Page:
Current state law prohibits two officials from conducting official business without prior public notice. The law allows two members of a public body to talk informally without violating the law.
"State legislators can meet with each other in larger groups, and the governor can meet with his cabinet in private," said Commissioner Alan Burchfiel (Trimble, Tatumville), who was shepherding the resolution for Tennessee County Commissioners Association director David Connor in hopes of influencing the General Assembly to embrace the change.
Connor was scheduled to speak to the legislative body, but Burchfiel said he was not able to make the appointment.
"The ability to discuss issues, hopefully before they come before the full county commission for a vote, could persuade people," said Burchfiel. "Instead of having meetings that last all night hashing things out."
Steve Walker (Community Center, Hurricane Hill) was the sole vote against the measure, but not because he advocates transparency in government.
"Is that too restrictive?" asked Walker about the measure. "If we don't pass it are we stuck where two people can't talk to each other?"
"That's the way it is now," said Mayor Richard Hill.
"So you mean to tell me we've been breaking the law all these years?" asked Walker.
"Yes, we've broken the law in the past as it stands now," said Hill.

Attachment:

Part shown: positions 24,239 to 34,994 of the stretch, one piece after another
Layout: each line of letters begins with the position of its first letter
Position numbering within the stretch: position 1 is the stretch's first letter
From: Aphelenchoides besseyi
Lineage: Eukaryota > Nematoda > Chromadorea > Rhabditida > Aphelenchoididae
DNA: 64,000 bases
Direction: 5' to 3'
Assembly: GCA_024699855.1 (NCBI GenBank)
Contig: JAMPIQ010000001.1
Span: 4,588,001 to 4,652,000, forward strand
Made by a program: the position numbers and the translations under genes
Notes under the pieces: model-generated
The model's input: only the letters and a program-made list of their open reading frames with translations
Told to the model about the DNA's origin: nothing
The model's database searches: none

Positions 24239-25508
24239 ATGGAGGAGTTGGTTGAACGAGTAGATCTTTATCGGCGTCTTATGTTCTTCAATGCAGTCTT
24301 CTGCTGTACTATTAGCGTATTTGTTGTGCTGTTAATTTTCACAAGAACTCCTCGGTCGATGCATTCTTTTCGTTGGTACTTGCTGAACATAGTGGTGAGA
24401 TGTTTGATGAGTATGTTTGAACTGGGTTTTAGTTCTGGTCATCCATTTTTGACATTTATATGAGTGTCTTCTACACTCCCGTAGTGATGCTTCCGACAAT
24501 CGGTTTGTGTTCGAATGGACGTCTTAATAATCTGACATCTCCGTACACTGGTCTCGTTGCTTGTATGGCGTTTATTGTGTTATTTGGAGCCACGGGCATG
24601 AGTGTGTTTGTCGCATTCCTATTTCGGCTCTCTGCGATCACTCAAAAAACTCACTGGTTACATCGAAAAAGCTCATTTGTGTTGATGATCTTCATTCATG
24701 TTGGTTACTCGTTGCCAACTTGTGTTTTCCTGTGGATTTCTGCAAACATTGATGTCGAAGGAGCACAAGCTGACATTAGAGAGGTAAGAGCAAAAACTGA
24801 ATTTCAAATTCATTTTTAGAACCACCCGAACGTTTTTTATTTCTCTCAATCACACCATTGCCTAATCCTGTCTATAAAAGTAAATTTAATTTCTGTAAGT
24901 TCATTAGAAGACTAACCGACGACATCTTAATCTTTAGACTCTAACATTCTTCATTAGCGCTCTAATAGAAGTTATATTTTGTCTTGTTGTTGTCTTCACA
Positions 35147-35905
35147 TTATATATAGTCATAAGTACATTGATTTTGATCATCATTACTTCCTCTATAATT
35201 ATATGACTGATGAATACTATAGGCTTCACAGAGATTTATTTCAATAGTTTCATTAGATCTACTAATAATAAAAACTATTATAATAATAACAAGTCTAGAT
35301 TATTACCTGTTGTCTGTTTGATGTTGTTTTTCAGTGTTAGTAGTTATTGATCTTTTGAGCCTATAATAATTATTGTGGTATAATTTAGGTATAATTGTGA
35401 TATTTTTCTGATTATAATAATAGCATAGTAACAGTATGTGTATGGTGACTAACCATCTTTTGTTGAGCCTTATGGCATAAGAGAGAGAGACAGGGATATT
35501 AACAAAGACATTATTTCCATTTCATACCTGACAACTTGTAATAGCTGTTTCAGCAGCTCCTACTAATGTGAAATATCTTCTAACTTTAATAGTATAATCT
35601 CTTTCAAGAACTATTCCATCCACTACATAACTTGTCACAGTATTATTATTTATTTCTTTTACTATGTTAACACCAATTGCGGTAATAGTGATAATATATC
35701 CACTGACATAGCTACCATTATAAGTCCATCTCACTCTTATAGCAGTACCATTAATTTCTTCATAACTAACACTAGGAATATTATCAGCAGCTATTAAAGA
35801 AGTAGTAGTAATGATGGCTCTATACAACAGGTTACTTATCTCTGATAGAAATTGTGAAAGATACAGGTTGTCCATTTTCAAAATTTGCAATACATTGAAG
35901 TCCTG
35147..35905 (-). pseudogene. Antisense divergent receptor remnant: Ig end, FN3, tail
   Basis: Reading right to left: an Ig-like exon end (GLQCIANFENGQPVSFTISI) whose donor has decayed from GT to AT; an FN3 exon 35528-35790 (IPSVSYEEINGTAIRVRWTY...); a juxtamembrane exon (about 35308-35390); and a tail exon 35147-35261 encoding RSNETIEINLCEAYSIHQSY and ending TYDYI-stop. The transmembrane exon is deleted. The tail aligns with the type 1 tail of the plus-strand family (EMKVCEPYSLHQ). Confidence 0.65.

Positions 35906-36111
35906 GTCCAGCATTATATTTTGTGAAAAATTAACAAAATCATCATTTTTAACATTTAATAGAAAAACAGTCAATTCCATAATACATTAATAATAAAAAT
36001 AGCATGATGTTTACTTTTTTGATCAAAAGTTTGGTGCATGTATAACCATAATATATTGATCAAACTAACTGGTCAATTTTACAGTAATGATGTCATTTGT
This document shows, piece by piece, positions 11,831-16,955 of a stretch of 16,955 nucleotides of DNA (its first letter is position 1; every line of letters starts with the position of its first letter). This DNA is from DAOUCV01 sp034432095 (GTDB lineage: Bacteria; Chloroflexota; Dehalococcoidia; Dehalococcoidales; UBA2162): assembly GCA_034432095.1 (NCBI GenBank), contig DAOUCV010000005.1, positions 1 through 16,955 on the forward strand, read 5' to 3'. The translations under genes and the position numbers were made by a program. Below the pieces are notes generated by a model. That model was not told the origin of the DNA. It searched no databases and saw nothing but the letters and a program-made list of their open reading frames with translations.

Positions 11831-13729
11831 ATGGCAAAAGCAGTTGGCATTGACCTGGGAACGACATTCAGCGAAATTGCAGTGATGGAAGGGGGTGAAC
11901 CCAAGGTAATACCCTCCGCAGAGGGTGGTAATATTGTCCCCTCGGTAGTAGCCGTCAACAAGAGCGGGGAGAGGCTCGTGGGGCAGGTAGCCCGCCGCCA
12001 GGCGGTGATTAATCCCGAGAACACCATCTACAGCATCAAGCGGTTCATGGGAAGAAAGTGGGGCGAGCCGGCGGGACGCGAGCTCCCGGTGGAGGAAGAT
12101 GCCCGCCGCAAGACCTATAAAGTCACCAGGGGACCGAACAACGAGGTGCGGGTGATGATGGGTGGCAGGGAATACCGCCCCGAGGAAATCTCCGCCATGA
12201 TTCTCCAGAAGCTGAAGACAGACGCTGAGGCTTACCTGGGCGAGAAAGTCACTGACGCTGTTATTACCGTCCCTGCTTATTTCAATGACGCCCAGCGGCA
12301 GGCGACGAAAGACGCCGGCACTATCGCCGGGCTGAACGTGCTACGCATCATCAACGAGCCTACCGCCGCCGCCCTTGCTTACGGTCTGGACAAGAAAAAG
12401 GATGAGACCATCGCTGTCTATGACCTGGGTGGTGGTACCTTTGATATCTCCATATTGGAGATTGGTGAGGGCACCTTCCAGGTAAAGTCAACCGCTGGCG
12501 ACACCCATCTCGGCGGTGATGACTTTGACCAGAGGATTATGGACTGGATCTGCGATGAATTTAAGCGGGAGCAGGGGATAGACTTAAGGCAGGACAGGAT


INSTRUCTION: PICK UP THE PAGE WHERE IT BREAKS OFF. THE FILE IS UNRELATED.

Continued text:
"I don't know how any legislation got passed with that," said Walker. "It's happened because of a whole lot of discussion on the telephone and between people."
Burchfiel recalled the tenure of the late commissioner from Finley, Ray Jones Jr,, whose penchant for polling fellow lawmakers by telephone in the days before a meeting was effective, though as practiced it ran afoul of the law.
Commissioner Ralph Henson (Millsfield, Bogota) was absent from the meeting.
The resolution will be forwarded to Dyer County's legislators, Sen. Mark Norris (R-Collierville) and state representatives Phillip Pinion (D-Union City) and Craig Fitzhugh (D-Ripley) and to Connor at the commissioner's association.
The commission also acknowledged the purchase of a used road striper machine for the Dyer County Highway Department.
Dyer County Highway Superintendent Jeff Jones said he had purchased the $26,000 vehicle from an auction by the Alabama Department of Transportation. The striper is a 1997 model and was purchased new for $150,000, Jones said.
Each mile of stripe on the county's road currently costs about $450 when the work is contracted. By the county owning its machines and doing its own work, the price falls to around $100 per mile, he said.
The commission voted to allow County Clerk Diane Moore to put the matter in the form of a resolution.